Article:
National Geographic : 1925 Jan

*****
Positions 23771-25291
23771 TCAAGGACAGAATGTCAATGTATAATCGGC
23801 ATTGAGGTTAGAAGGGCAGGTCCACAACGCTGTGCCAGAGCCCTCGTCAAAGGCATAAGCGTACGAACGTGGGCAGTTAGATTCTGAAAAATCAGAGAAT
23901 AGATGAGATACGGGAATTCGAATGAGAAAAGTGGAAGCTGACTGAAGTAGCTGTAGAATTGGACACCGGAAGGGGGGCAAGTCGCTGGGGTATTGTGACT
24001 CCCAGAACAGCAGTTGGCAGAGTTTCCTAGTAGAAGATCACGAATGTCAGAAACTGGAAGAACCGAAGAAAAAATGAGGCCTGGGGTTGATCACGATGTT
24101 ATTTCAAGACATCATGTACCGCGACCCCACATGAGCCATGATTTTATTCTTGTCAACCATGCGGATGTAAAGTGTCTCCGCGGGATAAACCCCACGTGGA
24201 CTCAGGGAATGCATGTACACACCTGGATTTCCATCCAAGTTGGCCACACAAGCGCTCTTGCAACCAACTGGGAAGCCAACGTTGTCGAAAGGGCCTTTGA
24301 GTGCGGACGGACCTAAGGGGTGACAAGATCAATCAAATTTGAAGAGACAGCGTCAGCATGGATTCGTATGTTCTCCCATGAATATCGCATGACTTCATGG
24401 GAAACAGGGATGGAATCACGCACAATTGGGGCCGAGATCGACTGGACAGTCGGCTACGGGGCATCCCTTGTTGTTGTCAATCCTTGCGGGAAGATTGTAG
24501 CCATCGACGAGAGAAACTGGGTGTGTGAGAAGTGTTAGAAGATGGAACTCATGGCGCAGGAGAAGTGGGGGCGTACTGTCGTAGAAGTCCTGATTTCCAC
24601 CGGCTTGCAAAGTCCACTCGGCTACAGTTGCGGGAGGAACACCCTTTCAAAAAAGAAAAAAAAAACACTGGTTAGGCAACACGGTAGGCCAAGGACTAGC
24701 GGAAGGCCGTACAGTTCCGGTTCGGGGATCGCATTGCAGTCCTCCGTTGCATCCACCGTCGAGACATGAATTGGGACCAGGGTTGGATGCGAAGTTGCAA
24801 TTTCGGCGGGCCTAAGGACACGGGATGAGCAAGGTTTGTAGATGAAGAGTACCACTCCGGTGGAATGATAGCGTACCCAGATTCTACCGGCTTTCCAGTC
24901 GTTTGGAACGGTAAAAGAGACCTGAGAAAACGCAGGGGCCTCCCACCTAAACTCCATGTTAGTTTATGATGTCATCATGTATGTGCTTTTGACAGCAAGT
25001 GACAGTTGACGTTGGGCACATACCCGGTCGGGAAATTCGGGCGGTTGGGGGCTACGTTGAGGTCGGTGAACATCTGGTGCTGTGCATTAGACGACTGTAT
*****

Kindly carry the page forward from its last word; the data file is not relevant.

INTERVIEWING THE STARS Photograph by the Keystone View Co. A SERIES OF PHOTOGRAPHS, TAKEN AT SHORT INTERVALS, SLOWING A PARTIAL ECLIPSE OF THE SUN AT SCRANTON, PENNSYLVANIA In 1900oo,when numerous expeditions went to Georgia to view the total eclipse, one astron omer, who had followed such events around the earth for more than a third of a century, but had always had to work with his back to the sun in the operation of his instruments, took his wife along. She counted off the seconds, and when there were only five seconds left, he turned to look. His enthusiasm at what he saw probably surpassed that of any other member of any expedition that year. Some astronomers have gone on ten expeditions, traveling over 1oo.ooo miles and getting in less than half an hour's actual observation for the whole series of expeditions. the paramount concern of the nations in arms-how to win the war. One chemist after another made his contribution to the discussion. Then came the modest professor. He apolo gized for intruding a theme upon the at tention of that great body which could not, by the longest stretch of his imagi nation, have any bearing on the momen tous issue before which all other matters should stand silent. But after he spoke a venerable British savant declared that he need offer no apology; that if the war went on another two years the professor's contribution would do more to promote victory than all the other contributions to the proceed ings. Thus came helium as the straw that would break the HTohenzollern back, if all other weights should fail. It made possible the construction of giant dirigi bles which could conduct raids over the enemy lines without fear of inflammable bullets. And it was the training of a spectro scope on a huge flame on the rim of the sun during an eclipse that had first re vealed this element. Romance? Astronomy offers more thrills to the alert human mind than all the fiction in the Library of Congress could provide! THE TELEPHONE RELEASED FROM WIRE BONDS The American people listened in on the election returns that gave Mr. Coolidge the tribute of a just servant, and mar veled once more at the wonders of radio.